Many changes took place in society after World War 2, but few were more remarkable than the arrival of the domestic washing machine which was to radically change the lives of many families.
A process of experimentation
Some game-changing innovations come as a surprise. Until you start to use one, you had no idea how much you needed it. Not so the washing machine. This was something that several generations of inventors had worked towards, well aware of the need for a device that would relieve the arduous drudgery of washday. This wondrous machine did not come out of nowhere.
James King in 1851 created the first washing machine to use a drum, Hamilton Smith in 1858 patented a rotary version, and in 1868 Thomas Bradford, a British inventor, created a commercially successful machine that resembles the modern device.?? William Blackstone of Indiana created one as birthday present for his wife in 1874 and then put it on the market.
Advert for early manual washingmachine from Electrolux in Germany
All ingenious and effective but lacking in power. Electricity combined with running water was to be the great gamechanger, but not without some teething troubles. The first electric machines had a motor under a bowl full of water. Needless to say in the early days there were many shocks.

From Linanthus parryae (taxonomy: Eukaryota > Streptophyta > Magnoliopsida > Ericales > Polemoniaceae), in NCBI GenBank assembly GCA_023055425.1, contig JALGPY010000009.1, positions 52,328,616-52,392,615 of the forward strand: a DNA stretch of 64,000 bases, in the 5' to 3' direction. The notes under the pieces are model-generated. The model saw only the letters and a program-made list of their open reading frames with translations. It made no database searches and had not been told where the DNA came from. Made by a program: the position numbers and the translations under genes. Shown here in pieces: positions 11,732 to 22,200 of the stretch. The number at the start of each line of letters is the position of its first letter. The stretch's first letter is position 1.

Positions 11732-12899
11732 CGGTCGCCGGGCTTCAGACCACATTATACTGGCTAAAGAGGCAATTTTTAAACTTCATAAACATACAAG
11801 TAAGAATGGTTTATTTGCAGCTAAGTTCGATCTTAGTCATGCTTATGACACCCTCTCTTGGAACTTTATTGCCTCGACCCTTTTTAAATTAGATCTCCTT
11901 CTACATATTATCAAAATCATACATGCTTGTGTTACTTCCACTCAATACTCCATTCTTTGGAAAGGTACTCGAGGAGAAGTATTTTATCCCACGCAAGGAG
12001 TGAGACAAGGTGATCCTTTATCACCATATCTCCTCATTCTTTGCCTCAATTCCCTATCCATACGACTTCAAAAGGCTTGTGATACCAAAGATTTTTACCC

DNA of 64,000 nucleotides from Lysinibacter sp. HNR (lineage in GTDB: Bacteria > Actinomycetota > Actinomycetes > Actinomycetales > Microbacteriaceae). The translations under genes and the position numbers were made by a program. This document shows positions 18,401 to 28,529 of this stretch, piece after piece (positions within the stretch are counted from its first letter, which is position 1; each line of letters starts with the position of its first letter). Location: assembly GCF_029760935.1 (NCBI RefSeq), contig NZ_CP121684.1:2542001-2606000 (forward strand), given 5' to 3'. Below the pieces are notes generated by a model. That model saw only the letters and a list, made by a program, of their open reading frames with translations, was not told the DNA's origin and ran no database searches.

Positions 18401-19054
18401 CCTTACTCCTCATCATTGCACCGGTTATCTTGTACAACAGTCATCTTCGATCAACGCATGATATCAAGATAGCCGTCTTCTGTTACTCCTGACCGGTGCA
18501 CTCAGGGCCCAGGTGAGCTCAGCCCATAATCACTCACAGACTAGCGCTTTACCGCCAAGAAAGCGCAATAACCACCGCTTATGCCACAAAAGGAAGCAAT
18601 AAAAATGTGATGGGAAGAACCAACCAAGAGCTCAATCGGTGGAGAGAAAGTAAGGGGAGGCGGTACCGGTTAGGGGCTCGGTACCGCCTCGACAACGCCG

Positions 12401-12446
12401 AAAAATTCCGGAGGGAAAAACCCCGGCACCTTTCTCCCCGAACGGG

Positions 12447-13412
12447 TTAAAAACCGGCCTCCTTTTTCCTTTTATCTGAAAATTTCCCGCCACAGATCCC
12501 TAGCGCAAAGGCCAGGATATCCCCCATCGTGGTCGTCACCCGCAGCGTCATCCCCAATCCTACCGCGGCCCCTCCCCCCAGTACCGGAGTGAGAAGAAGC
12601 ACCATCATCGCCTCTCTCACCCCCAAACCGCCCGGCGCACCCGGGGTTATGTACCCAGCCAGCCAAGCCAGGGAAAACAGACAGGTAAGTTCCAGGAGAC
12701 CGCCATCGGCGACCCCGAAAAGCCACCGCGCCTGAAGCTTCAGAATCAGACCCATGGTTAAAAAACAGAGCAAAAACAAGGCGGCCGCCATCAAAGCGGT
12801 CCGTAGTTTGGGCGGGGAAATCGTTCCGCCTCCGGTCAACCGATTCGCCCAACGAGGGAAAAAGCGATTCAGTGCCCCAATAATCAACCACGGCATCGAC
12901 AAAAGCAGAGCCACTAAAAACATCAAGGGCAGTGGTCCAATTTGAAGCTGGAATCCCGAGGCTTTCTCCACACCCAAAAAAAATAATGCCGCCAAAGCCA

The first Electrolux model was a large kettle that could be put on the stove to heat the water, A roller, which was in the lid and powered by an electric motor, rotated and pressed the laundry against the flared side of the kettle.
Riverside, rural wash
In the meantime, women were going down to the lake, river or outdoor laundry to get the washing done. It was a sociable event and these wash sessions were the predecessors of laundrettes and laundry rooms. But the days were long and the work was back-breaking and could take several days. People had more clothes and did not change garments or wash so often. ?only twice a year!
Lye was used to get the clothes clean which was preferable to urine which had been used by the Romans! Tools were available. The washboard was an invaluable device and perhaps originated from Scandinavia. The mangle was another breakthrough but was not kind to buttons nor fingers or hair.
Urban washing arrives
With the growth of larger cities, special buildings or communal washing places by the river were created for doing the wash. A new service industry arose: the washer woman who took in large amounts of washing from households, hotels etc.
Some major changes were imminent. Washing machines, like many other kitchen appliances, became more widely available in the period following the Second World War. However one of the very first “tv?ttstugas” (cost-free, communal laundries) was built in Stockholm in the 1920s. In the decades that followed, it became more and more common for such a laundry to be included in the design when a new apartment block was built. In 1944, Electrolux acquired Bohus Mekaniska Verkstad and thus entered the market for industrial washing machines. In1950, eight per cent of Swedish households had access to a communal laundry.
The renowned Swedish medical doctor, academic and public speaker Professor Hans Rosling has made the case that the washing machine was the greatest invention of the industrial revolution for the way it enabled women to turn a boring wash day into a day of reading.